Moonhouse Review Balaclava Review 2022

282 Carlisle St

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Opening hours Lunch Sat-Sun; Dinner Wed-Sun
Functions Accepts Bookings, Private Dining, Bar
Prices Moderate (mains voltage $20-$40)
payments eftpos, Visa, Mastercard
Phone 03 9088 8022

We should start with the Hainanese chicken club sandwich ($16 for 2) because that’s where you’ll probably want to start your meal, and this little treasure says so much about Moonhouse, a swanky new Chinese restaurant in Balaclava.

The snack is based on Hainanese chicken rice – chicken poached in ginger with fat-glazed rice – a dish that evokes extraordinary passion in Southeast Asian communities around the world. I have spoken to people who have moved from country to country because the chicken rice was not tasty where they lived.

Moonhouse’s reworking taps into key flavor notes, but it’s also hugely new. Poached brisket is infused with ginger and garlic, shredded and layered in crustless white bread with scallion, cucumber and crispy chicken skin. There’s a mysterious, deep saltiness that Chef Shirley Summakwan later tells me the bread is slathered with chicken fat and Vegemite—what a clever trick. There is also a dipping sauce made from thickened viscous liquid. It’s a chicken rice redux that nods to hotel club sandwiches (the crispy skin that provides the crunch of bacon) and festive cucumber triangles.

Go-to platter: Hainanese chicken club sandwiches with dipping sauce are an instant hit. Photo: Chloe Dann

Taking liberties with classics is brave, but it can also be exciting, especially in Melbourne, where a food culture of thoughtful, reverent riffs makes culinary sense. The sandwich is also a sign of Moonhouse’s ambition to tap into the nostalgia for old-fashioned Australian Cantonese restaurants and reframe them into a bistro setting. That penchant for misty eyes is nurtured in an enchanting interior in a historic Art Deco building, home for a decade to Ilona Staller and an all-too-beautiful red rooster.

The two-storey restaurant is the sixth in the Commune Group. You may have already been to Tokyo Tina, Firebird, New Quarter or Hanoi Hannah, each serving Asian cuisine. My cringe alarm is triggered when white men open Asian restaurants with women’s names in the monikers (Saigon Sally has since closed), but Moonhouse feels mature and respectful.

Senior staff include Korean-born chef Anthony Choi, dessert connoisseur Enza Soto (Japanese-born of Mexican and Sicilian descent), and Indonesian-born Summakwan, who joined the company five years ago as a sous chef. Restaurant groups have an advantage in this tight staffing environment, not least in the ability to retain those with enticing paths. It also means that while Moonhouse is new, it’s taking off.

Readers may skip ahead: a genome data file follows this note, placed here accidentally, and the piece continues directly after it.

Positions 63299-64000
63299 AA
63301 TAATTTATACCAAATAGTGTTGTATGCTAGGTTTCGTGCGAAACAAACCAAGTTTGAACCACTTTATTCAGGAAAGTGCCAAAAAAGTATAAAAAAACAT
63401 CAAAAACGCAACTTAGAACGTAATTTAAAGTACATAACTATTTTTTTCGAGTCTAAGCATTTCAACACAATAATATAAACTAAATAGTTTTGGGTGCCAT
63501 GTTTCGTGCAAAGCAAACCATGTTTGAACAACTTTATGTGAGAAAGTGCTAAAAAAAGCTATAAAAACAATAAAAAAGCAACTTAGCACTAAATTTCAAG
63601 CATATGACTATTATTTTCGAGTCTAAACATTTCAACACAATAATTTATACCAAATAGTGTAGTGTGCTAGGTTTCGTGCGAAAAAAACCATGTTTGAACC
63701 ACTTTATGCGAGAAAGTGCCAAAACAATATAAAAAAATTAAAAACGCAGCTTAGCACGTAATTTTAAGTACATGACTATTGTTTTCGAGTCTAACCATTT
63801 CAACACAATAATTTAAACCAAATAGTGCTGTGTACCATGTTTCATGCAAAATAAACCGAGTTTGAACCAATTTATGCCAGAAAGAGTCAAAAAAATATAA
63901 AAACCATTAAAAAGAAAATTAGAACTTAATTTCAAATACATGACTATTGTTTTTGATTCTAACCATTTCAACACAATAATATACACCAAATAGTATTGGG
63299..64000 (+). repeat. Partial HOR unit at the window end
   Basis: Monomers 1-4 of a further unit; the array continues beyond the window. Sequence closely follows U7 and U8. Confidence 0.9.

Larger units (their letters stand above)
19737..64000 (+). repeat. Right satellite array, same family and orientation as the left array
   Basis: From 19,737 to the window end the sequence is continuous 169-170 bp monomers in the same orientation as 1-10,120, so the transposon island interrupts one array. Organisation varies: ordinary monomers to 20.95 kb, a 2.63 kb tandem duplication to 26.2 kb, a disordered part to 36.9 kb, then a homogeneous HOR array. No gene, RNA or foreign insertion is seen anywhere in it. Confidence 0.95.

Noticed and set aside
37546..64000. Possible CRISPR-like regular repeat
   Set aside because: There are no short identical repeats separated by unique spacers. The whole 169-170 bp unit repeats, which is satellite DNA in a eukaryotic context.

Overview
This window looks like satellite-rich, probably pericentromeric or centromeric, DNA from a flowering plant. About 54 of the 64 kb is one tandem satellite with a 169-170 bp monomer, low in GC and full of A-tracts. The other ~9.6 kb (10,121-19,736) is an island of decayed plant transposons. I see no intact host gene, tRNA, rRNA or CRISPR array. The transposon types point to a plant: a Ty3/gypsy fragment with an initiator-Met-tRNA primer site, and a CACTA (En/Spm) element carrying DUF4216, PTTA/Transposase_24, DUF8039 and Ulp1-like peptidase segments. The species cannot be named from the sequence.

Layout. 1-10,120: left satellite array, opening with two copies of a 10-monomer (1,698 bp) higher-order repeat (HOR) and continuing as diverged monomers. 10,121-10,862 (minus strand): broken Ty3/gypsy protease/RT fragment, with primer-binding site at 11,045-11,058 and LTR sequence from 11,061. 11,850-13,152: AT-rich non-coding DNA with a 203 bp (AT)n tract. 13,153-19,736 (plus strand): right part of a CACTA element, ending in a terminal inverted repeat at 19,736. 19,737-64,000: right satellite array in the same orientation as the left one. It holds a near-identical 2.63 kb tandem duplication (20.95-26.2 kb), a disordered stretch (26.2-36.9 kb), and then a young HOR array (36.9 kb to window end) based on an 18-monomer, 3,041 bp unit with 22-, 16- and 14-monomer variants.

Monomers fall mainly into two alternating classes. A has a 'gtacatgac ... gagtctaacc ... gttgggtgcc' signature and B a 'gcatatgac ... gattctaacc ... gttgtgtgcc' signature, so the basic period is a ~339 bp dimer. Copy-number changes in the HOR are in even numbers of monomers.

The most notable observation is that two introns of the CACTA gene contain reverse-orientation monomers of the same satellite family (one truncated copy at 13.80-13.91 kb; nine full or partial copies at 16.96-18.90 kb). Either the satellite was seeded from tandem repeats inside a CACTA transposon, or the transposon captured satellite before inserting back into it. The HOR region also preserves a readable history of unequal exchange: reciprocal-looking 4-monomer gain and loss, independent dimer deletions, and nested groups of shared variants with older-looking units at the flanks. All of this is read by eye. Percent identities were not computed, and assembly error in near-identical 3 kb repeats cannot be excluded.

Vegetarian-friendly dan dan noodles sub in pork mushrooms.

Vegetarian-friendly dan dan noodles sub in pork mushrooms. Photo: Chloe Dann

Dishes that showcase the “Chinese bistro” concept include fried shrimp toast ($16) served with a Frenchy bisque sauce and presented checkerboard style instead of Canto retro triangles. It looks great and there is a good balance between the sweetness of the shellfish and the fluffiness of the protein.

Beef in Black Bean Sauce ($42) sounds like a stir-fry, but this is more like a pubby pepper steak, grilled medium rare in the piece and plated in slices, but still in the shape of a sirloin steak. The mid-priced, full Aussie wine list and themed cocktails complement the food offerings perfectly.

Vegetarians have it easy. The dan dan noodles ($22) run a classic Sichuan dish with sesame paste and pork. Summakkan’s version recalls a dish her grandfather made with instant noodles and peanut butter. She grinds mushrooms instead of pork and dresses up a jumble of bouncy ramen noodles with Sichuan pepper oil. It’s simple and tasty, a glamorous rethink of trashy, late night snackage.

Sweet and sour cauliflower.

Sweet and sour cauliflower. Photo: Chloe Dann

Sweet and Sour Pork is remade with cauliflower ($26) to make another meat-free dish, a brash tumble of pineapple, bell pepper, onion and battered cauliflower in glossy, not-too-sweet sauce.

Bistros and Chinese restaurants both love duck, so it makes sense that Moonhouse would do double duck duty with its jaw-dropping Duck Ceremony ($44). Ducks are aged in house before roasting, leg confit is served with lettuce wraps, and the brisket is sliced ​​and served with pancakes and plum hoisin, made during a summer stone fruit-saving project at Firebird. It is delicious Peking duck lite.

Chinese meals often end with fruit and that’s not a bad way to go here. Rather than simply slicing oranges, the peels are scraped out, filled with fruit jelly, then cut into wobbly, translucent wedges ($12). You might be lucky with grapefruit and lychee or blood orange and strawberry, both pleasantly puckering.

The duck ceremony comes with lettuce, pancakes, and plum hoisin.

The duck ceremony comes with lettuce, pancakes, and plum hoisin. Photo: Chloe Dann

Carlisle Street does a pretty good job for dining. Standouts include the Tulum in a hat Turkish restaurant, the celebratory dinner, 20-seat Pretty Little, and the merry izakaya Bounty of the Sun; there are also a number of good cafes, including the shabby-chic original Wall Two 80 and the Syrian charmer Levanter. Moonhouse is a great addition, a clever project to please the locals and also for dining on the south side.

Appearance: A love letter to Aussie Chinese in a bistro setting

Appetizer dish: Hainanese Chicken Club Sandwich

Drinks: Hip, food-friendly Australian wine list and fun themed cocktails

Cost: $120 for 2 excluding drinks

This review was originally published in Good Weekend magazine; Besha Rodell is on leave

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